It is impossible to relate in a few short pages a complete history of Ali-san’s experiences in the Martial Arts and with Aikido, nor is it possible to describe the complete history of Aikido in Turkey. There are many other stories, and many other legacies that have helped to make Aikido in Turkey what it is today.
I very much appreciate having met Ali-san Sensei, seeing his wisdom and receiving his openness to our ideas about Aikido and AHAN activities. I would like very much to return to this wonderful country.
I think it is not incorrect to conclude that there are still many people in countries around the world that could benefit from books on Aikido to learn from. I think it could be an important endeavor to organize a world book campaign. Not only new books, but used books in any language can be learned from, especially if there are photo sequences to follow. On your bookshelf right now there are probably books on Aikido that you have not looked at in years! Wouldn’t it be nice if these books could be put to good use? Nippon Kan has always taken books along for AHAN seminars to be given away or used to start a library in host communities, but it is only a start. An organization as large as Aikikai with students and supporters in almost every part of the globe could accomplish this task on a much larger scale. The students that could benefit from these books are part of our future, and an important element to invest in.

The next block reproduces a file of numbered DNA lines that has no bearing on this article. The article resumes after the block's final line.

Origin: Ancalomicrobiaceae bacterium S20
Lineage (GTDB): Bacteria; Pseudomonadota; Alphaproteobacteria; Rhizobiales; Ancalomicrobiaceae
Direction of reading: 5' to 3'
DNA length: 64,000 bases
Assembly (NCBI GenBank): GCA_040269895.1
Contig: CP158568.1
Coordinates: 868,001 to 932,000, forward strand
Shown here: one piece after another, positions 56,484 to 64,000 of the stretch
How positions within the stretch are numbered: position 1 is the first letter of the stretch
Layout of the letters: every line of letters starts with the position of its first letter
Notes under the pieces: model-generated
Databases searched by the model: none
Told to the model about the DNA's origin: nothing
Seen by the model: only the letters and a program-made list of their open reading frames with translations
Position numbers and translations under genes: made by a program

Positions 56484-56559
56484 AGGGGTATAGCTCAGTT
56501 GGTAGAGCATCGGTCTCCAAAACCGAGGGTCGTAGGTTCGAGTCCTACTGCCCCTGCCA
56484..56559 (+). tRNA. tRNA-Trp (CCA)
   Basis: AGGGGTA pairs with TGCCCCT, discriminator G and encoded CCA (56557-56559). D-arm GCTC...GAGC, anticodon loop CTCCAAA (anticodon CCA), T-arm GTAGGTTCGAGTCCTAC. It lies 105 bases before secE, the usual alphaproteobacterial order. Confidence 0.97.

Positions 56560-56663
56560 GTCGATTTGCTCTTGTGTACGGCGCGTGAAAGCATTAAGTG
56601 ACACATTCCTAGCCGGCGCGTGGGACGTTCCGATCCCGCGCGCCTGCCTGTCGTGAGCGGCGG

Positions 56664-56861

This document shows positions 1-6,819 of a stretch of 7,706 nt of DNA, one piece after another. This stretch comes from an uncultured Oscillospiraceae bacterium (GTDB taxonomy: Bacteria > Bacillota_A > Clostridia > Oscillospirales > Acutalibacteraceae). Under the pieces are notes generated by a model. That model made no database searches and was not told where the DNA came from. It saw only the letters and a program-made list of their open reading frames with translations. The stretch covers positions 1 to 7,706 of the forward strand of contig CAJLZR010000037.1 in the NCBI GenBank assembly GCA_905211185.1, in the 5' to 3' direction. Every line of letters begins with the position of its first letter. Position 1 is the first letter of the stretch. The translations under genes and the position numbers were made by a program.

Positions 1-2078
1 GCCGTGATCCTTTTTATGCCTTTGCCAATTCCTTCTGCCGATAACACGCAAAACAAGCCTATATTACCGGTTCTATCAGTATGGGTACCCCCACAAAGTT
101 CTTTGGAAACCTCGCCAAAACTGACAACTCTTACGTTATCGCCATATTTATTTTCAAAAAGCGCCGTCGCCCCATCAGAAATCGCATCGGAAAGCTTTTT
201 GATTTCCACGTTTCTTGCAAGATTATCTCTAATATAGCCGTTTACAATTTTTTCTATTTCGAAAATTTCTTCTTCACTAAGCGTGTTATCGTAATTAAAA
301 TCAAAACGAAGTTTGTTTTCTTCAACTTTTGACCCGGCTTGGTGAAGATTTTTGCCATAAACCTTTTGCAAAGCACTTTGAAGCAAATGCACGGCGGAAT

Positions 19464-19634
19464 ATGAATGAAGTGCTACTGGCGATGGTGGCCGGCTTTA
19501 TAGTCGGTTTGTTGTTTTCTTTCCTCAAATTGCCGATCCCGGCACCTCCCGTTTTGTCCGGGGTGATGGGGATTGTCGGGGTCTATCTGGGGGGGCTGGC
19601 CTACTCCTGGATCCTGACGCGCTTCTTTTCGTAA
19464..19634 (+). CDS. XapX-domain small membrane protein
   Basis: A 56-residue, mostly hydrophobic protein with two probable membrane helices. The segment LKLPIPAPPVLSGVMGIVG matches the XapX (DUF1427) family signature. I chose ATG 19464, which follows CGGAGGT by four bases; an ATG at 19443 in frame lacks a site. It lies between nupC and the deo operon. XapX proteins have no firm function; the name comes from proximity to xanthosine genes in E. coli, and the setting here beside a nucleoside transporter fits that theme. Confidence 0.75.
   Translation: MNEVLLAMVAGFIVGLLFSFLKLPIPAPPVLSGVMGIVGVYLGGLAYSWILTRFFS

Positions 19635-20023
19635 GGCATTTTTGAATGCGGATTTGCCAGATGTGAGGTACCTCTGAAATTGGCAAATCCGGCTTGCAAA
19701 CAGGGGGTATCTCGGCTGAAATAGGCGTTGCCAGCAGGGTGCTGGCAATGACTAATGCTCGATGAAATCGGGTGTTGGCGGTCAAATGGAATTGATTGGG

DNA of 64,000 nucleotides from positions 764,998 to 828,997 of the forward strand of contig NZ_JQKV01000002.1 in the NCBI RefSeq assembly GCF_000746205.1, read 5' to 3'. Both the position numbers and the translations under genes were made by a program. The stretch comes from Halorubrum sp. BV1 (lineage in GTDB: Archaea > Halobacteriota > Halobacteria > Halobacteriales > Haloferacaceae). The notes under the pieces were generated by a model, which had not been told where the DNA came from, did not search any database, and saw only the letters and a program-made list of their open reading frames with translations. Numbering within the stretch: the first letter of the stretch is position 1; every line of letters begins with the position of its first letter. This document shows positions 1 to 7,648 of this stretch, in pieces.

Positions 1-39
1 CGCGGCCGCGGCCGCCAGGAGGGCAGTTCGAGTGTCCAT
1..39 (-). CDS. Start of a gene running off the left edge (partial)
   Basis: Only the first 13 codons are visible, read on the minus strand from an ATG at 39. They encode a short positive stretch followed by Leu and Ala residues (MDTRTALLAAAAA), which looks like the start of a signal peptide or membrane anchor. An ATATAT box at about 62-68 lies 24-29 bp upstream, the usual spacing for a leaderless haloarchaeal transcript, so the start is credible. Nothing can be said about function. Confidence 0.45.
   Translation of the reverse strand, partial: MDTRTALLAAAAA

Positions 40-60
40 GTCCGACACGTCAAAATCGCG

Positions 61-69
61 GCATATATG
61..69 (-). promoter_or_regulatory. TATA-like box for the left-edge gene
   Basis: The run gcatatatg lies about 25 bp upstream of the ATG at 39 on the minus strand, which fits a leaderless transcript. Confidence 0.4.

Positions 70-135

Nippon Kan Kancho
May 30th, 2004